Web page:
The provincial government's latest financial lure for more Albertans to get their COVID vaccinations — $100 to each person getting their first jab — is dangling more than $2.5 million over the Lakeland Region. But the current statistics show that not many are taking the bait.
Of the roughly 60,000 people across the the four main rural communities in the Lakeland, current statistics show that at least 25,000 have yet to get vaccinated against the COVID-19 virus.
It's been almost a full year since the vaccines became available in limited supply to target groups. By the end of this past June, there were enough vaccines available for every Albertan to be double-dosed. Despite the over-abundance of supply in the Lakeland, the uptake on the vaccines continues to sit well below two-thirds.
In the St. Paul region, the percentage of residents over the age of 12 with one dose is barely over 50 per cent. That means that more than 6,000 eligible people from Ashmont to Elk Point and all places in between have still not got a vaccine. And despite that reluctance, the provincial government is still willing to dangle a portion of that $2.5 million to them.
Perhaps it's time to cut bait.
That kind of funding split over the Lakeland would probably go a long way for other people who need it. Perhaps the Lac La Biche community could put it towards their homeless initiatives, or Bonnyville could perhaps see a boost for its long-serving Royal Canadian Legion and veteran supports. Money could also likely be used at the Bonnyville men's shelter. In St. Paul, the downtown business sector could do with a hand. Funds to economic development, the Chamber of Commerce or other like-minded local business-boosters would go a long way. Perhaps community leaders at the Elizabeth Métis Settlement could find a way to highlight adult learning or offer a few more community services to their membership with some extra dollars.
In the same rural boat
But instead, the money sits there ... waiting ... like the nurses and health care workers at the vaccination stations across northeastern Alberta communities and many other rural areas across Alberta.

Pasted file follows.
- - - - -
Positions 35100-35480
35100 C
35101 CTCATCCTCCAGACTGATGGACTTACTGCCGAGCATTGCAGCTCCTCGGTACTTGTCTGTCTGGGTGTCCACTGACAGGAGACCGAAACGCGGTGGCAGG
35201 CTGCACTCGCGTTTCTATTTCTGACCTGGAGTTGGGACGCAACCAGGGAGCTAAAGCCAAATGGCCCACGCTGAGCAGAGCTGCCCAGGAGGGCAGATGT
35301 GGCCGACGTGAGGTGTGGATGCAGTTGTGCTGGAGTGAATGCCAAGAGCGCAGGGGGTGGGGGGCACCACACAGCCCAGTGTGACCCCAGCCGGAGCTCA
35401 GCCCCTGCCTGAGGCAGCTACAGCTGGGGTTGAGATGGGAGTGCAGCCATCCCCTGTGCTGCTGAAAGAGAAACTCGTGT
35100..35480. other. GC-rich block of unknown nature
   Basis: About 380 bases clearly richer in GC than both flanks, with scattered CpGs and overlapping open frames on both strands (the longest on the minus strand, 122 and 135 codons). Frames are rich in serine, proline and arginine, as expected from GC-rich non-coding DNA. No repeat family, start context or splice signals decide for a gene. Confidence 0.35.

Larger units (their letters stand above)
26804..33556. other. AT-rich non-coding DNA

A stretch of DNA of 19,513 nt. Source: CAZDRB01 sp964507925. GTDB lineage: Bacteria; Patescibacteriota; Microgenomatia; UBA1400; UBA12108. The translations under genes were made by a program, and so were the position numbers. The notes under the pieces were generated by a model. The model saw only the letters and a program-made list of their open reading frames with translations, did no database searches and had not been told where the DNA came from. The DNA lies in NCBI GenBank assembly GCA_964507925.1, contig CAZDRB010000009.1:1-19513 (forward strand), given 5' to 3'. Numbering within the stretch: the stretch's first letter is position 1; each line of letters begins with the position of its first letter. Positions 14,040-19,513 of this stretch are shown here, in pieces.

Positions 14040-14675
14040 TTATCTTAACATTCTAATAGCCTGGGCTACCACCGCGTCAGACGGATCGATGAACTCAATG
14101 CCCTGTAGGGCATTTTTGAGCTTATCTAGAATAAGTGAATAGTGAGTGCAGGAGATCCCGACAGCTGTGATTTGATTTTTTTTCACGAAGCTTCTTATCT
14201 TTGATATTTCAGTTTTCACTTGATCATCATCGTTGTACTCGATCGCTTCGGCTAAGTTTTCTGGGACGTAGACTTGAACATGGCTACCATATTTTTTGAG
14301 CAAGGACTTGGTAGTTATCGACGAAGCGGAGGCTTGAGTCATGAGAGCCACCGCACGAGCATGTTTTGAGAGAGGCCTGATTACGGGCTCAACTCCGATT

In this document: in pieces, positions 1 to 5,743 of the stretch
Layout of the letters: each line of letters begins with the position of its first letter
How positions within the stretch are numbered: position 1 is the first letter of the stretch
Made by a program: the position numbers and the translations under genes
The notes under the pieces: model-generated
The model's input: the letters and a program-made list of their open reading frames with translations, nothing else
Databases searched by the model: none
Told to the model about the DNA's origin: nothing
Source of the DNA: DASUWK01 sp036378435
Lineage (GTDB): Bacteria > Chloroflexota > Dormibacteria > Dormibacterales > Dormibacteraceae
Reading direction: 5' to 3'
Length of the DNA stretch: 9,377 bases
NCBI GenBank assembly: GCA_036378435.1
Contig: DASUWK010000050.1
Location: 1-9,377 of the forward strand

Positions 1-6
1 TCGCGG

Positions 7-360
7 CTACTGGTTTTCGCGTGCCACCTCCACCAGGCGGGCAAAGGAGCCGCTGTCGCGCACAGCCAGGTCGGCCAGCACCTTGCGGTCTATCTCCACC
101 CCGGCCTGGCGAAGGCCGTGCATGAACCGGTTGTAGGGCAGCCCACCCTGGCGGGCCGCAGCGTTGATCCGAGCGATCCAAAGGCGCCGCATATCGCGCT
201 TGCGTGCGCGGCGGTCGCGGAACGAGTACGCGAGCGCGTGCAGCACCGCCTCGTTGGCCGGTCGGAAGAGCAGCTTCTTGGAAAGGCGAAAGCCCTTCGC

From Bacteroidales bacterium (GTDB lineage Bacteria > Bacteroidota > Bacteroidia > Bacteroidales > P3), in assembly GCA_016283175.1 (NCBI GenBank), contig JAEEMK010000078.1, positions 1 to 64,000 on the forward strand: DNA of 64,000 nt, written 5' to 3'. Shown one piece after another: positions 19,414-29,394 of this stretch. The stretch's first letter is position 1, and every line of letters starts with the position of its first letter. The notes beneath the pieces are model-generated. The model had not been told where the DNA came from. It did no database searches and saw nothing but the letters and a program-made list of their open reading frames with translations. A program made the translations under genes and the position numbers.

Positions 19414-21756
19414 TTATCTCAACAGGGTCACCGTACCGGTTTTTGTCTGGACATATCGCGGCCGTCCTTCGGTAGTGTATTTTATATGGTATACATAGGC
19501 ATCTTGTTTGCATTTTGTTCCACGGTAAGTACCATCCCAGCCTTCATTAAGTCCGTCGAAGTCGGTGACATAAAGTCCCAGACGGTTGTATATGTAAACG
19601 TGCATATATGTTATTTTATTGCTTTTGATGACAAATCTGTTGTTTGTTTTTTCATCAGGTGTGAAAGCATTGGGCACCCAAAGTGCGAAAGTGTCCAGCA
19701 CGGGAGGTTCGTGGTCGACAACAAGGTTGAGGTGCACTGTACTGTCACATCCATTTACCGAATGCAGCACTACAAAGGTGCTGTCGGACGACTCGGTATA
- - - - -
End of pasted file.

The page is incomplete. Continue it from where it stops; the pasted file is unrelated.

North-Central and Northwest Alberta has similar poor percentages, with the High Prairie region reporting just 50 per cent of its roughly 8,000 residents over the age of 12 having one dose. Valleyview shows just 54 per cent of its 6,000 eligible residents with one jab. Likewise, only 55 percent of Drayton Valley's 16,000 eligible rural residents have rolled up a sleeve. Similar numbers are found across rural Alberta from Barrhead to Rocky Mountain House to Oyen.
And yet, like any good fishing story, the province continues to expand its provincial arm-span as it tells us about the growing size of vaccination rates. While it's true that the overall provincial numbers are showing more than 75 per cent of all Albertans have received at least one dose of a COVID vaccine — those numbers are based on the larger populations of the main urban centres. The rates in Edmonton, Red Deer, Calgary and Fort McMurray (yes, even Fort Mac where the city's statistics show 72 per cent of its eligible 65,000 population have at least one dose) skew the overall picture due to the much higher population bases.
But all it takes is one family group from Plamondon, or LaCorey or Cherry Grove (which, according according to the current stats, makes it a 50-50 chance they're not vaccinated) to take a trip to Edmonton, and the security offered with those increasing "urban" percentages is lost.
Until more rural Albertans are vaccinated, those impressive numbers — like the numbers after the dollar sign hooked onto the province's latest ineffective lure — will only serve to highlight the ones that got away.